Sunday night Christine and I got to see Marshall Crenshaw (see link under Artists & Bands I Dig to the right) at Jammin Java. She bought the tickets back in September for my birthday. Our friends Matt and Laurie were able to join us for a great evening.

Readers over 30 may remember when Crenshaw broke big back in 1982. He had one huge single and two smaller hits off of his first album (pictured above), “Someday, Someway,” (the huge one), “Something’s Gonna Happen,” and “There She Goes Again.” He has not broken the Top 40 since then, but he has been steadily productive and maintained a loyal fan base. Sunday night he dusted off his classics, including the tunes listed above as well as “Whenever You’re On My Mind,” “What Do You Dream Of?” and “Cynical Girl”. He played some choice covers, including Merle Haggard’s “Silver Wings” and an obscure rockabilly number called (i’m not kidding) “The Girl on Death Row”. He kept the crowd stomping, clapping, and singing along.

For the life of me, I don’t know why Crenshaw never made it any bigger than he did. His songs are catchy, smart, and fun; they are easy to sing along or dance to. He is a fine singer and creative guitarist. It may be that he has always been a little out of step with what is fashionable in music. The interesting artists of the 80s were overwhelmed by hair metal. In the 90s, the masses became obsessed with grunge. As always, the music industry punishes people who try to make interesting music without paying homage to the style and trend gods. Such is life. If you want more info about Crenshaw, visit his page. 


I gave a presentation in all 3 of my classes at grad school, and I am truly sick of my own voice. In Child Welfare my partner and I spoke on the topic of community outreach to families and children. The main lesson we (and hopefully our audience) took away is that outreach works best as a preventative measure. We found a wide variety of innovative programs to at-risk youth and their families that can hopefully prevent or minimize the kinds of crises that can wreck families. We also found that the Child Welfare League of America is currently leading the way in outreach. If you have any interest in these issues, check their site; and if any readers are interested, I will elaborate on this further.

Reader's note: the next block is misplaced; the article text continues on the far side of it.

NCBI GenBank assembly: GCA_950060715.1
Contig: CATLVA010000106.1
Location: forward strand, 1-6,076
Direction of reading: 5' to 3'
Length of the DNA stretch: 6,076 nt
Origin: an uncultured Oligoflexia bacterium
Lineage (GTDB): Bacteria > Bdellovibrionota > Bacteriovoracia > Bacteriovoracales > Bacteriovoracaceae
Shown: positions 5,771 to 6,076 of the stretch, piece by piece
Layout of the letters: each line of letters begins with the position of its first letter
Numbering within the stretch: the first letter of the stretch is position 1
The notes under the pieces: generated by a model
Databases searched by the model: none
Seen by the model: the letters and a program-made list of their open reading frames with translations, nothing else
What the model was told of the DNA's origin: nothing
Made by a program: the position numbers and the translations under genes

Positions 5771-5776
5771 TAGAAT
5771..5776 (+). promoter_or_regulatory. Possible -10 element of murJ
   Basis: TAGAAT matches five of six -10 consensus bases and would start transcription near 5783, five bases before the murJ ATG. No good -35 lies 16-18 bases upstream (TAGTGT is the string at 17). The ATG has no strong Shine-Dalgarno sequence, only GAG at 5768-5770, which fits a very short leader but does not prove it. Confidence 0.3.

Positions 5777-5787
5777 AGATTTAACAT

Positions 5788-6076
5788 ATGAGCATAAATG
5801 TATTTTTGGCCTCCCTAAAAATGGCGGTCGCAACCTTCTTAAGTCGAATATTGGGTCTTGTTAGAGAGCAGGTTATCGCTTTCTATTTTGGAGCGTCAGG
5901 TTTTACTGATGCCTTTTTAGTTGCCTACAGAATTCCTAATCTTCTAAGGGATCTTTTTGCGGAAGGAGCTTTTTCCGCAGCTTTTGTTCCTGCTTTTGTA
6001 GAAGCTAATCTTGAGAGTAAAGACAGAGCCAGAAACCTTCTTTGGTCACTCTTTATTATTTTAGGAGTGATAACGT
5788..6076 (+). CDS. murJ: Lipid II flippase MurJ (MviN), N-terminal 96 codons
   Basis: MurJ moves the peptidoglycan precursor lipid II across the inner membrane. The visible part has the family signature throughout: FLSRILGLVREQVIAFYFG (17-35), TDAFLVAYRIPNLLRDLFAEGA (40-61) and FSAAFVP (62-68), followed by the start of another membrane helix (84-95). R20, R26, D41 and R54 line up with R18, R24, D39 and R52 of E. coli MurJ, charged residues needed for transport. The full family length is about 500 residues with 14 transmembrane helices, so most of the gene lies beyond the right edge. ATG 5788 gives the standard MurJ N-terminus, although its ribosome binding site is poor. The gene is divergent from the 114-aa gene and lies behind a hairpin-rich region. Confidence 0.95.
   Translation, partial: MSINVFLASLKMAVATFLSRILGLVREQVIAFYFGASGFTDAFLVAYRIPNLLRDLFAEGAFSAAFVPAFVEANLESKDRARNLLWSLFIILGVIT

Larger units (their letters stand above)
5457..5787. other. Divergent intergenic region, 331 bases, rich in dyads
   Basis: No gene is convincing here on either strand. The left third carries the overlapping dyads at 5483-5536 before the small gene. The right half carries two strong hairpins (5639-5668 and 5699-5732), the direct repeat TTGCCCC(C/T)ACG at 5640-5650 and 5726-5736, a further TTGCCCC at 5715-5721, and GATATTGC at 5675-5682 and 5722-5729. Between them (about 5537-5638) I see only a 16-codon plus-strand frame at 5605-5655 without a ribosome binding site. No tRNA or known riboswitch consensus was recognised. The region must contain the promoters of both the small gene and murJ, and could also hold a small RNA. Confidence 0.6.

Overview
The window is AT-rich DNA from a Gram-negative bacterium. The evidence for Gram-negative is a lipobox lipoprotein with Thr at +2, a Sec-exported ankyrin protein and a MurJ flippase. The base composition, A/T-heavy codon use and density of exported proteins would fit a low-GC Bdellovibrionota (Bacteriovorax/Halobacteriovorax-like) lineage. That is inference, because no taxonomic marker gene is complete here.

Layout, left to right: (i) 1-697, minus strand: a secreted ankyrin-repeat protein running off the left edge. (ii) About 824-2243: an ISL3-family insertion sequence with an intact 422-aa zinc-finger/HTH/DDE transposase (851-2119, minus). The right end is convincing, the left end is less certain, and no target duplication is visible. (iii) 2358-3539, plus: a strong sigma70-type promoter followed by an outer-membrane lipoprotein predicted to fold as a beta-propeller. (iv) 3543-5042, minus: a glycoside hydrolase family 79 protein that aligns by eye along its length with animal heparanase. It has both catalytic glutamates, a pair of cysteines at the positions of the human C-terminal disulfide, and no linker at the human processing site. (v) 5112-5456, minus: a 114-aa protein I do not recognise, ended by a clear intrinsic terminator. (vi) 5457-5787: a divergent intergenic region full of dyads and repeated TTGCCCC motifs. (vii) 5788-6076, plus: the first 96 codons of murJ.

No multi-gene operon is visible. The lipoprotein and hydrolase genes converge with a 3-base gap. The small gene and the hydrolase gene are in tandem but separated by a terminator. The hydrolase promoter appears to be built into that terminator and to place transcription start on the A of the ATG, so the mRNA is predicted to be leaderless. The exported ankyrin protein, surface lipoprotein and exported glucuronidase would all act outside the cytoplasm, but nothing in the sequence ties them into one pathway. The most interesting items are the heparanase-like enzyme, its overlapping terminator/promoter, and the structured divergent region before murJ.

In the Research class my team and I……..snore…..oh sorry, I drifted off. I’ll spare you, gentle reader. Finally, in Disorders I gave my Diagnosis Hollywood presentation, and my brother Kelly guessed it right; I diagnosed the character of Bud White from L.A. Confidential. I actually enjoyed preparing this assignment as it gave me an excuse to watch one of my favorite movies again and the opportunity to apply some of what I am learning. Best of all, the professor did not eat my lunch in front of the class, which is always a good thing.

By the way, if any of you have read George Will’s recent op-ed piece about indoctrination in schools of social work, don’t worry about me. I have never claimed to be the smartest cat around, but I always have and always will think for myself. Going through a social work program is like going to any other liberal arts program; you take the meat and leave the bones. While Will has shown some insight from time to time, on this matter he doesn’t know what he is talking about.

Filed under: Music, Politics, School, , , , , , ,

The Greatest Radio Commercial, Ever.

Back in the day, DJs were paid big money to hock all sorts of thing while they were on the air. This little gem, featuring the legendary John R, is one of the finest examples of that particular business practice.  This is a track off Vol. 2 of Night Train to Nashville: Music City Rhythm & Blues: 1945 – 1970 (and I highly recommend both volumes for fans of rhythm & blues). Enjoy…and if you got soul, let the whole world know about it! 

Filed under: Music, , , ,

Edu-ma-cational Interlude #1

A few posts back when I stated that my blogging ways would be declining due to my workload at school, John Dobbs asked me to post tidbits that I picked up in my coursework here and there that might be of interest to readers at large. And really, who can say “no” to John Dobbs? In light of that, I will occasionally drop some info on those who pass through here. The information will be broken up by course and/or topic.

Child Welfare